CFOs have an edge if they can talk about finance in a way that’s meaningful to key stakeholders who aren’t finance people, like some board members and investors. And when they’re on the receiving end of communications they’re like anyone else: they’re more responsive when the communicators speak a language they understand.
That’s what is behind a push by institutional investment managers to address CFOs of their client pension-plan sponsors in the language of corporate finance rather than overuse investment-industry jargon, says Mike Thomas, chief investment officer for the Americas institutional business at Russell Investments.
“Investment folks like to talk about things like surplus VAR,” says Thomas, referring to “value at risk,” a statistical technique for quantifying the level of financial risk within a company or investment portfolio over a specific time frame. Corporate risk managers and CFOs are generally familiar with VAR, but “surplus VAR” is particular to defined-benefit pension plans. “It requires a shift from thinking about the volatility of assets to the volatility of the difference between assets and liabilities,” he says.
For example, where a VAR analysis might show that a plan risks losing $1 million, given its current investment allocations and economic conditions, surplus VAR might show that a $1 million loss may be fine because plan liabilities also could go down by that amount. “Boards and pension committees, even CFOs, don’t always know what we’re talking about,” Thomas says.
Russell, and the investment industry generally, he says, are in the midst of changing their ways. In Russell’s case, the firm is presenting client CFOs with a one-page analysis of risks related to pension assets and liabilities expressed in terms of the potential impact from pension-fund performance on common financial metrics like free cash flow and earnings per share. What will happen to such metrics if, say, a 10% drop in equity markets or a 40% increase in interest rates exerts a profound effect on pension-fund values? What if the global financial crisis were to reoccur?
The shift isn’t actually a response to specific requests from finance chiefs, says Thomas. Rather, it’s “a recognition on our part that what we were talking about before wasn’t resonating like it should have. We were saying, ‘Can’t you see what this is telling us? Can’t you see how important this is?’ But we weren’t getting through.” With the new approach, a CFO is more likely to say, “I get it, and that impact on our free cash flow can’t happen,” and adjust the level of investment risk accordingly.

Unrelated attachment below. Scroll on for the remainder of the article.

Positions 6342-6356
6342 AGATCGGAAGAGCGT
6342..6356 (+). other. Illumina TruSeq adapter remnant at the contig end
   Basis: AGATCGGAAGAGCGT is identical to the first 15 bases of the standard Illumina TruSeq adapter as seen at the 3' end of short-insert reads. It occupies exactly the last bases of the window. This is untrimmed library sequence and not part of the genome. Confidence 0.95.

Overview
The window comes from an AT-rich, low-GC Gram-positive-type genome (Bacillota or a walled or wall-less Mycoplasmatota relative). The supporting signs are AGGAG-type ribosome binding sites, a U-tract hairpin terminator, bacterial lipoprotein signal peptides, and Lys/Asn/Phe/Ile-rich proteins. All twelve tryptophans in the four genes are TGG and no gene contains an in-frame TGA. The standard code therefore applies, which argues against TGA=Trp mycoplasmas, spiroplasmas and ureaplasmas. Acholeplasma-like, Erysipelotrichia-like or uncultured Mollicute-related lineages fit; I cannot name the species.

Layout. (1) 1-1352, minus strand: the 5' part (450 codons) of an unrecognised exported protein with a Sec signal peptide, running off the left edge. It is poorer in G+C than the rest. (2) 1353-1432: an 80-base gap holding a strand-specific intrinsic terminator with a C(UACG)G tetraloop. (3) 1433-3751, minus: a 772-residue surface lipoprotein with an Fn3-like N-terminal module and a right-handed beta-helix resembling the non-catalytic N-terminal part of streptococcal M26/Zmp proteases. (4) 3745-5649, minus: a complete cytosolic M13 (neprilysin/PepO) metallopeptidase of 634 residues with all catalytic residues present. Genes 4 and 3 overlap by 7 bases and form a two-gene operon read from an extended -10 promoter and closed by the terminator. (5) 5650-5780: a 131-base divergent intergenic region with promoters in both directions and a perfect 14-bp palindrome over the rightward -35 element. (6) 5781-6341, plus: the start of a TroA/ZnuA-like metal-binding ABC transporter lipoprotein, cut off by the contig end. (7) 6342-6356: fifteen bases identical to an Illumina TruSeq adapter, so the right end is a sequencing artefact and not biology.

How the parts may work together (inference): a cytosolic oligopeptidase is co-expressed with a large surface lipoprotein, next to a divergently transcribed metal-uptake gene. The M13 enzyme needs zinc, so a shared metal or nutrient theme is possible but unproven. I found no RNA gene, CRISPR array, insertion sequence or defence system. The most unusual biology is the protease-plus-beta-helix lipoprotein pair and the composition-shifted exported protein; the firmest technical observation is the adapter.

Even for finance leaders who appreciate the new approach, it may have a shoe-on-the-other-foot feel. Boards, CEOs and business-unit leaders have beseeched them for years to provide more concise, plain-language financial analyses.
Focus on What Counts Most
A better feel for the true implications of pension risk could help pension committees, which are frequently chaired by CFOs, avoid excessive focus on evaluating the plan’s return on assets and the performance of asset managers at the expense of prudent attention to some other, more important items.
Historically, fund managers have typically been selected and measured based on their investment performance relative to such benchmarks as the Russell 1000 Index for equities and the Barclays Aggregate Index for bonds. Often, discussions about manager selection and asset returns have dominated committee meetings.
But the global financial crisis exposed the inadequacy of that focus, according to Thomas. “If a plan’s entire pool of assets went down by 25 percent, why would you be talking about an asset manager outperforming or underperforming the market by 100 basis points, so that instead of 25 percent you were down 24 percent or 26 percent?” he says. “What really happened was that your funded status fell through the floor. You need to be more aware of what’s happening in absolute terms than relative terms.” While monitoring asset managers is not unimportant, “you’ve got a limited amount of time [for the meeting], so focus first on overall asset allocation and overall risk exposure.”
Doing that, though, does require delving into complicated investment-industry concepts, such as “surplus volatility.” Let’s say a plan has current assets of $10 billion and future liabilities of $11 billion. That deficit – called a “negative surplus” – goes on the company’s balance sheet and must be funded over a seven-year period. In other words, the company’s contribution to the fund for the year must include one-seventh of that $1 billion deficit (as well as such contributions for prior seven-year periods that haven’t yet ended).
“Surplus volatility” is a measure of how much that negative $1 billion could change. If the range is from negative $800 million to negative $1.2 billion, that’s not very volatile. But what if the range is from no deficit to negative $2 billion? “The most important thing is to make sure the surplus isn’t so volatile that a left-tail event [like a plunge in the equity markets] doesn’t lead to writing a check so big that it forces the company to consider bankruptcy,” says Thomas.